By Dylan Klempner
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Aug 31st, 2014

Improv Wisdom by Patricia Ryan Madson is a book I return to again and again.  I recommend it every chance I get.  It is one of the best no-nonsense guides I know of for crafting a creative life.  Patricia Madson is professor Emerita from Stanford University where she taught acting and developed the improvisation program.  In my life, she has been an important source of inspiration and a wise teacher.  I recently had the chance to interview Patricia about her writing life and publishing challenges for the online publication How-To-Write-A-Book.

Here are excerpts from the interview:

If you had one publishing tip for young authors it would be…?

Hold to your purpose. If you have a book that you want to have published, keep working to make that happen.

I’ve been a university teacher for 30 years. During the last 20 years, I began teaching a class for Continuing Studies at Stanford University on improvisation for adults. The course became immensely popular. What we were doing in class seemed to fill a need. People enjoyed playing improv games, not so much for their comedy value but for their liberating value. Improv helped them trust their own ideas, think on their feet, and work together without a plan.

What kept you going for 20 years as Improv Wisdom evolved into what it finally became?

Somewhere I had a deep vision that the things I understood through the improv classroom coupled with the psychological and spiritual understanding I had from studying with David K. Reynolds—my Constructive Living knowledge— were a powerful set of ideas that could help the world. I wanted it to be a book for everybody, not for drama students, not for just improv students, not for business people. This was a strong purpose and that got clearer and clearer. I want to give this metaphorical story to the world. It kept evolving.

I always had a belief that at some point it would be published or it would find its true form. Of course it’s discouraging if you send out a manuscript and you get back “No thank you.” I have a stack of rejections. But I think I was patient. There’s something about the improviser that you don’t have to have results right away.

An improvisation can take twenty years. My book is an example of that. I held to my purpose, which was to create a little philosophy book that helps people using these ideas. I made mistakes along the way. I kept coming back to that purpose. I kept noticing how whatever was happening was thanks to the efforts of others. And finally a whole army of people brought the book to life and have been part of its ongoing life.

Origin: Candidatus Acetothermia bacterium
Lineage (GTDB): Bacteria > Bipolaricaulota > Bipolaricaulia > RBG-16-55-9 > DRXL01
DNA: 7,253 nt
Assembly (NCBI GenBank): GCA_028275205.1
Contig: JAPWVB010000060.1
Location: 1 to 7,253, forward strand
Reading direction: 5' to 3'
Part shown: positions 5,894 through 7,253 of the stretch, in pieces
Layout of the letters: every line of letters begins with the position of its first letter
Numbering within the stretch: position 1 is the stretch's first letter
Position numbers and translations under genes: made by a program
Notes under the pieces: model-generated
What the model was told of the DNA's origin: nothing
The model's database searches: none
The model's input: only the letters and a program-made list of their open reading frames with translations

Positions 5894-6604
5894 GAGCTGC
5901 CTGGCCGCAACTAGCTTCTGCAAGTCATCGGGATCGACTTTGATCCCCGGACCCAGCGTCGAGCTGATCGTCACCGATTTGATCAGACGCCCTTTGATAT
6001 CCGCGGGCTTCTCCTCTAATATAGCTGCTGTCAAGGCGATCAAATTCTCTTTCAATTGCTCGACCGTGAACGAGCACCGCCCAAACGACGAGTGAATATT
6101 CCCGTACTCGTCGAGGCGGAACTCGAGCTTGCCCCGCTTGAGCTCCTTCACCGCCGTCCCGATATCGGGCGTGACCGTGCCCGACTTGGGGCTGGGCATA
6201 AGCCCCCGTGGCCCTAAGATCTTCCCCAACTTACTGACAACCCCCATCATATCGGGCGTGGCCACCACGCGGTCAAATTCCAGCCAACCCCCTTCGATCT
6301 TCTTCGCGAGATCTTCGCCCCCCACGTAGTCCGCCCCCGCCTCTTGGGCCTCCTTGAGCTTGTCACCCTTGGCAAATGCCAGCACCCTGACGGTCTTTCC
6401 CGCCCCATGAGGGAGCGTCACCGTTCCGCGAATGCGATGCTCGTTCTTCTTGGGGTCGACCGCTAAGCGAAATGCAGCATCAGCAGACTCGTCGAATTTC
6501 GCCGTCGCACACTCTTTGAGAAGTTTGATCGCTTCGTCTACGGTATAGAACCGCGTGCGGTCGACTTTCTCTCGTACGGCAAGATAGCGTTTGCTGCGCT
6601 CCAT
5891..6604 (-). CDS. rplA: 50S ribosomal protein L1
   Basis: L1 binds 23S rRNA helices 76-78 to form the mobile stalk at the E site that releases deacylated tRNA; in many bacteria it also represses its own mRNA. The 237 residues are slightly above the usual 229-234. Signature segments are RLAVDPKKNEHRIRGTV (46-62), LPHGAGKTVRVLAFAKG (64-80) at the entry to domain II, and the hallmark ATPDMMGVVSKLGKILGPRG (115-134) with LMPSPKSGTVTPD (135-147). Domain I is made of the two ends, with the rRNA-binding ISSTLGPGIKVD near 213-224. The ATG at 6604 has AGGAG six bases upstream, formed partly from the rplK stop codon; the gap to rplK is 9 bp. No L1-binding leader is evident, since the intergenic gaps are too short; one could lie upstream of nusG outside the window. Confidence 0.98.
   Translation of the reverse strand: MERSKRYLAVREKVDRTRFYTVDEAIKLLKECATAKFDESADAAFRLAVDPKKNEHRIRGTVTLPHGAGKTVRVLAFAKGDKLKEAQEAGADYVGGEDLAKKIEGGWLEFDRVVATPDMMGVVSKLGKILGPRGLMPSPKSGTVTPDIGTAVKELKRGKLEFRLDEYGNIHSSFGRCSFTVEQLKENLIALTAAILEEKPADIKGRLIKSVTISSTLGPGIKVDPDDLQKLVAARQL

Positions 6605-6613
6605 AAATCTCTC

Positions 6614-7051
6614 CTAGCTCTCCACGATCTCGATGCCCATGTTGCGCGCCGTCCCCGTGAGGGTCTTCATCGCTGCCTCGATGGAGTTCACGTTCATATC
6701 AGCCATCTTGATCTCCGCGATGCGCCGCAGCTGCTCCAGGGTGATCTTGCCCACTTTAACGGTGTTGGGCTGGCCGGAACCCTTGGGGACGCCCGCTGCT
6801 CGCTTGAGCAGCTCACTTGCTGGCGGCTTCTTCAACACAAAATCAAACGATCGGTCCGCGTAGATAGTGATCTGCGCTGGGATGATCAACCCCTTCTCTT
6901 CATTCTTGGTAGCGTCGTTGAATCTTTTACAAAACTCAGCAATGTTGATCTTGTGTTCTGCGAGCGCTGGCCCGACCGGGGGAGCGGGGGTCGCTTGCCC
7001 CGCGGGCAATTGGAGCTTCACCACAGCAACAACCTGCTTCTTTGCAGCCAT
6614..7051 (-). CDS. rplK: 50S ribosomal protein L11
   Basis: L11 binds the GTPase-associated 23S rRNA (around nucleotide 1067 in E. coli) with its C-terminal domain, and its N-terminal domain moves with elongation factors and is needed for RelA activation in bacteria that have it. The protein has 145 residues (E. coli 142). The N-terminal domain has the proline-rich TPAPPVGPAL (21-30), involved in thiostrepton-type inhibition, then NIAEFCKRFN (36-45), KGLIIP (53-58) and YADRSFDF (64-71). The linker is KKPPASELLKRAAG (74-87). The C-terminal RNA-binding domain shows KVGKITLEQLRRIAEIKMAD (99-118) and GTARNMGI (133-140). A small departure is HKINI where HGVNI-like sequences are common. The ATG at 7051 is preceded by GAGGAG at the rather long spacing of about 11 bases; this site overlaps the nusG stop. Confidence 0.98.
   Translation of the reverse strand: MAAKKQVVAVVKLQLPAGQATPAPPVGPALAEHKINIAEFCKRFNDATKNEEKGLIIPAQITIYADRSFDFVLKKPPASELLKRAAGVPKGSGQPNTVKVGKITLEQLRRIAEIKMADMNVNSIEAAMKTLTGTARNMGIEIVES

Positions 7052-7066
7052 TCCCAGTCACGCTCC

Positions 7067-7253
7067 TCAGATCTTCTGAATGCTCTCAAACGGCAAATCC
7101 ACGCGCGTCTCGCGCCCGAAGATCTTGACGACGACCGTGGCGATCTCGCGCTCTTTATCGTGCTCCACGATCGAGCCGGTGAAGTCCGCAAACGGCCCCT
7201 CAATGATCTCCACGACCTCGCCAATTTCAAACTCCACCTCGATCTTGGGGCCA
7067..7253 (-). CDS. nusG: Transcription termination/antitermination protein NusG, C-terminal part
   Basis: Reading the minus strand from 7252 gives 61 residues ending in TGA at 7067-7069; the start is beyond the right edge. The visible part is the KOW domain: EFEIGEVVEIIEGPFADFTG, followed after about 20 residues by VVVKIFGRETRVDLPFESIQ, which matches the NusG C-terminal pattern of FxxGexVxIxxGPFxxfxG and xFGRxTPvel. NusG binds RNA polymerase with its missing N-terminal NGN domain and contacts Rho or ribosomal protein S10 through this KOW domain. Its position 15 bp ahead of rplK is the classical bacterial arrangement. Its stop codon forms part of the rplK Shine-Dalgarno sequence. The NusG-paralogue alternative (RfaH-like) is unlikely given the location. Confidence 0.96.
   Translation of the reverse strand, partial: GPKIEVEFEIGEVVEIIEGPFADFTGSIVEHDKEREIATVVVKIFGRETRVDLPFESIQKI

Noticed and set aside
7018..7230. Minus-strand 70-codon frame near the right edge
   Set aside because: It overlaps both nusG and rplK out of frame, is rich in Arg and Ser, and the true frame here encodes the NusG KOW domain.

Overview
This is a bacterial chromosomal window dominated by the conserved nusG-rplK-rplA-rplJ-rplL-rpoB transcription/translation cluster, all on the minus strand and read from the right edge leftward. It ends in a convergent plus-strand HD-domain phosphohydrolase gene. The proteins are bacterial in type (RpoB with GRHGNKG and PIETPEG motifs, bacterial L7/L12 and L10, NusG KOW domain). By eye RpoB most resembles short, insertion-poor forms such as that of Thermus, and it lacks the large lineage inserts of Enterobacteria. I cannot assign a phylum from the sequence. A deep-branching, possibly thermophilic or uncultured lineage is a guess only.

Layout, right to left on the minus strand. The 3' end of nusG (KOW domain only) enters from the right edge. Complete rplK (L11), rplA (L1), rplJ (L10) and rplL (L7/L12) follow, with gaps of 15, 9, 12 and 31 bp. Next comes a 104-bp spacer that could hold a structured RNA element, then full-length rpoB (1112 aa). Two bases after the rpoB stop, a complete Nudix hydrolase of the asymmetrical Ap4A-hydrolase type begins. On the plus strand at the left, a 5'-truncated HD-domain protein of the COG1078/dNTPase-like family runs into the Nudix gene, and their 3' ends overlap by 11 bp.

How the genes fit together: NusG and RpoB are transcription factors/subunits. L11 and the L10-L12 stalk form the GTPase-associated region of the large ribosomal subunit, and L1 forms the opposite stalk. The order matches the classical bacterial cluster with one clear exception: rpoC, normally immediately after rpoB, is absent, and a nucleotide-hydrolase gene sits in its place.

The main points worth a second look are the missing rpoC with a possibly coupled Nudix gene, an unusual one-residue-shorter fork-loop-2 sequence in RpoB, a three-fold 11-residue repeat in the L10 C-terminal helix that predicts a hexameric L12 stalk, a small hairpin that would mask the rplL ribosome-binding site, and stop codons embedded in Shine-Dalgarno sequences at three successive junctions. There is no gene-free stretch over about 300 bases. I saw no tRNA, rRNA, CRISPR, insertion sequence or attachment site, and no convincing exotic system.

When people read the book, it helps them. I know that. Just this week, a minister at a congregational church in Dallas, Texas used it as a reading. And then …a theology professor Mark Schmeil at St Louis University is doing a course on improv wisdom. They are going to do a 13-week course studying the book. It is inspiring to know that the book’s small message has such a wide birth.

What thrills me most is to hear from someone who says, “I’ve read your book several times. I’m reading it for the third time and it’s all underlined.” Wow. I’m dazzled to imagine someone has kept the book and read it more than one time.

The book teaches some simple principles: Knowing your purpose, accepting reality, doing what you need to do, and developing the eye of gratitude. All of the things we have talked about come from the work of David Reynolds. It’s not really a Constructive Living book but it uses some essential perennial wisdom combined with things that I learned from improv.

By Dylan Klempner
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Aug 8th, 2014

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This post is inspired by the Writing Process Blog Tour that both Betty Cotter and my friend and writing coach, Lisa Tener invited me to be part of.